Home » Did The Daytona 24 Hour Race Actually End After Only 23 Hours? An Explainer

Did The Daytona 24 Hour Race Actually End After Only 23 Hours? An Explainer

24 Hours Of Lemans Timing Final Ts
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Ah, the 24 Hours of Daytona. Or the Rolex 24 At Daytona, if you’re slavishly attending to the wishes of sponsors. You’d think, stumping up your hard earned cash for a ticket, that you’d be getting yourself a full slab of 24 hours of racing. Especially with a famous watch company as the title sponsor! And yet! Spectators, commentators, and teams were all astounded when the lead car took the checkered flag at 23 hours, 58 minutes, and 24 seconds. Say what!?

As seen on the telecast, in the dying moments of the race, everything got a bit odd. The timing screen on TV read “2 LAPS TO GO.” The clock on the track had not yet reached the 24-hour mark. Typically, the white flag, indicating the last lap, would be shown when there is less than 1 lap’s worth of time remaining on the clock. This has the drivers hit the 24 hour mark during their last lap.

Vidframe Min Top
Vidframe Min Bottom

But that’s not what happened. Instead, the white flag was shown with just under 3 minutes remaining in the race. With the leaders lapping at well under 1:40, that would see the lead cars finish before the 24 hour period had elapsed. And that’s precisely what happened, with the checkered flag flying a lap after the white flag, with Felipe Nasr taking the victory in the No. 7 Porsche. Commentators across the world were flummoxed, fans confused, and even Nasr himself didn’t know what was going on. He kept his foot in it, completing another lap at racing speed just in case, not wanting to give up the win to the hard-charging No. 31 Cadillac coming up behind. Meanwhile, the Porsche drivers in the pits looked confused as to whether they’d even won the thing or not.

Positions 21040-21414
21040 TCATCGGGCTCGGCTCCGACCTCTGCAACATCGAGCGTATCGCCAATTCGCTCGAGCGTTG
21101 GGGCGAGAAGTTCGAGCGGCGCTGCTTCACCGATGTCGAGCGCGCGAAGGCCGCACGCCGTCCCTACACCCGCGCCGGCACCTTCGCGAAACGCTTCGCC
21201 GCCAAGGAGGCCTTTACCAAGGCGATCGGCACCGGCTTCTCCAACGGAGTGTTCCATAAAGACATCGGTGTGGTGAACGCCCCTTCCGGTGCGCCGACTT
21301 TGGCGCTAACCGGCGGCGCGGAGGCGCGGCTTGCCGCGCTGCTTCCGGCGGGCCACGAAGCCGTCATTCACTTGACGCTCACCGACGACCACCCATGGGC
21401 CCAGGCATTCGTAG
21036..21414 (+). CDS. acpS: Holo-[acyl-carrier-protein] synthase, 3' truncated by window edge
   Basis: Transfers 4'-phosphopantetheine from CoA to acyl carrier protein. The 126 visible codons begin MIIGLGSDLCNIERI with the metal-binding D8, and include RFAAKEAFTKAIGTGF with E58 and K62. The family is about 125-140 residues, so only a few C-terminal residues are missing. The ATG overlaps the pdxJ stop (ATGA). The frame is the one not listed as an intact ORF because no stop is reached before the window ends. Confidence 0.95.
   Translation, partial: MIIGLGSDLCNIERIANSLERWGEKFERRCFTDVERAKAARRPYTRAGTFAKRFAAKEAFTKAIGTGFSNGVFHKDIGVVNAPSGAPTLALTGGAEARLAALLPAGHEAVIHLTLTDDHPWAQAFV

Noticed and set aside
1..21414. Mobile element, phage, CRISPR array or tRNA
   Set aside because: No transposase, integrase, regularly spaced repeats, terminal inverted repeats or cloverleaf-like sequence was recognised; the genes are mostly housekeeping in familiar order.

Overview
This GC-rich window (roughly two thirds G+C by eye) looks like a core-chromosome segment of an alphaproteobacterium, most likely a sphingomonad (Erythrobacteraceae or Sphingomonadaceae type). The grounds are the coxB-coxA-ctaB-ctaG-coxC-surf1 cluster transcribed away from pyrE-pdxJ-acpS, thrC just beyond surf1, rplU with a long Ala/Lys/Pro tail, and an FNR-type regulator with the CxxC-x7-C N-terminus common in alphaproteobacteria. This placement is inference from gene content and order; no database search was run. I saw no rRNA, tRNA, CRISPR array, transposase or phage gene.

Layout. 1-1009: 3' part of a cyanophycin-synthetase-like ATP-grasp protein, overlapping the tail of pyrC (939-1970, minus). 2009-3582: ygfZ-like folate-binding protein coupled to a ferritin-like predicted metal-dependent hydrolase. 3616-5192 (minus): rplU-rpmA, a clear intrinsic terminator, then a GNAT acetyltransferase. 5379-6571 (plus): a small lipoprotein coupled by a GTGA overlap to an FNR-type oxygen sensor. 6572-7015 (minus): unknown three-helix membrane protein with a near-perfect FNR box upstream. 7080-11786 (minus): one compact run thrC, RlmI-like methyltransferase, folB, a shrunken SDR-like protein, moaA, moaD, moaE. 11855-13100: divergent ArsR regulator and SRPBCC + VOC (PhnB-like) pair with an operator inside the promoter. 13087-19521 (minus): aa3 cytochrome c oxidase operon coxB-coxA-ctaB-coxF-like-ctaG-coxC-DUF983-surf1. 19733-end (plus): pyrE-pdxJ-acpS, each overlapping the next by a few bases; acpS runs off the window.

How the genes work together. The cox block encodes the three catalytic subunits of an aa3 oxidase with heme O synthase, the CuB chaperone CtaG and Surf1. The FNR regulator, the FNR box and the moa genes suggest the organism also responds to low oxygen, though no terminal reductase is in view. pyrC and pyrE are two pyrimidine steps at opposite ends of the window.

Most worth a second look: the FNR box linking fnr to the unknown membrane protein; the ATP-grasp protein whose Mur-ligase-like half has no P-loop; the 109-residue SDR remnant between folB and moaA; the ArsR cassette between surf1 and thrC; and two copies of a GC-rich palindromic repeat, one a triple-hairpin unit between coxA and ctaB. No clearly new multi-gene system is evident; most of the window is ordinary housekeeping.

The internet raged with speculation and condemnation in the wake of the event. On Monday, IMSA finally released a statement explaining what had occurred.

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Due to an officiating error in race control, IMSA inadvertently announced and subsequently displayed the white flag with under three minutes remaining in the race. At the end of the lap, the race-leading No. 7 GTP car then received the checkered flag with 1 minute, 35.277 seconds still remaining, ending the race short of the planned 24 hours by effectively one lap.
Based on Article 49 of the 2024 IMSA Sporting Regulations and Standard Supplementary Regulations, should the checkered flag be inadvertently or otherwise displayed before the leading car completes the scheduled number of laps or before the prescribed time has been completed, the race is nevertheless deemed ended when the flag is displayed.
Had normal procedure prevailed, the white flag would have been shown one lap later. Speaking to The Autopian, an IMSA spokesperson explained how things are supposed to go.
Normally, when it is determined that the time remaining by the time the leader reaches the start/finish line is less than the time it takes to complete a lap, race control calls for the leader to be shown the white flag. After the leader takes the white flag, race control calls for the leader to receive the checkered flag at the completion of the lap.
Basically, the race is supposed to cross the 24 hour mark on the last lap. Sometimes, it’s almost close to perfect—like in 2022, when the Acura ARX-05 of Meyer Shank Racing won with a race time of 24:00:23.026. 2021 was even closer, finishing at 24:00:14.673. Races have finished early before, but usually for more legitimate reasons than a silly mistake. In 2019, the race ended after 21 hours and 59 minutes due to heavy rainfall. The Konica Minolta Cadillac took the victory that year, piloted by none other than F1 luminaries Fernando Alonso and Kamui Kobayashi, along with Renger van der Zande and Jordan Taylor.
Ultimately, IMSA followed a fairly common procedure once the wrong flag was shown. Typically, in motorsports, when the checkered flag flies, the race is over. It doesn’t matter if it’s too early, the flag ends the race. The idea is that it to continue the race would be unfair to drivers who saw the flag and stopped racing.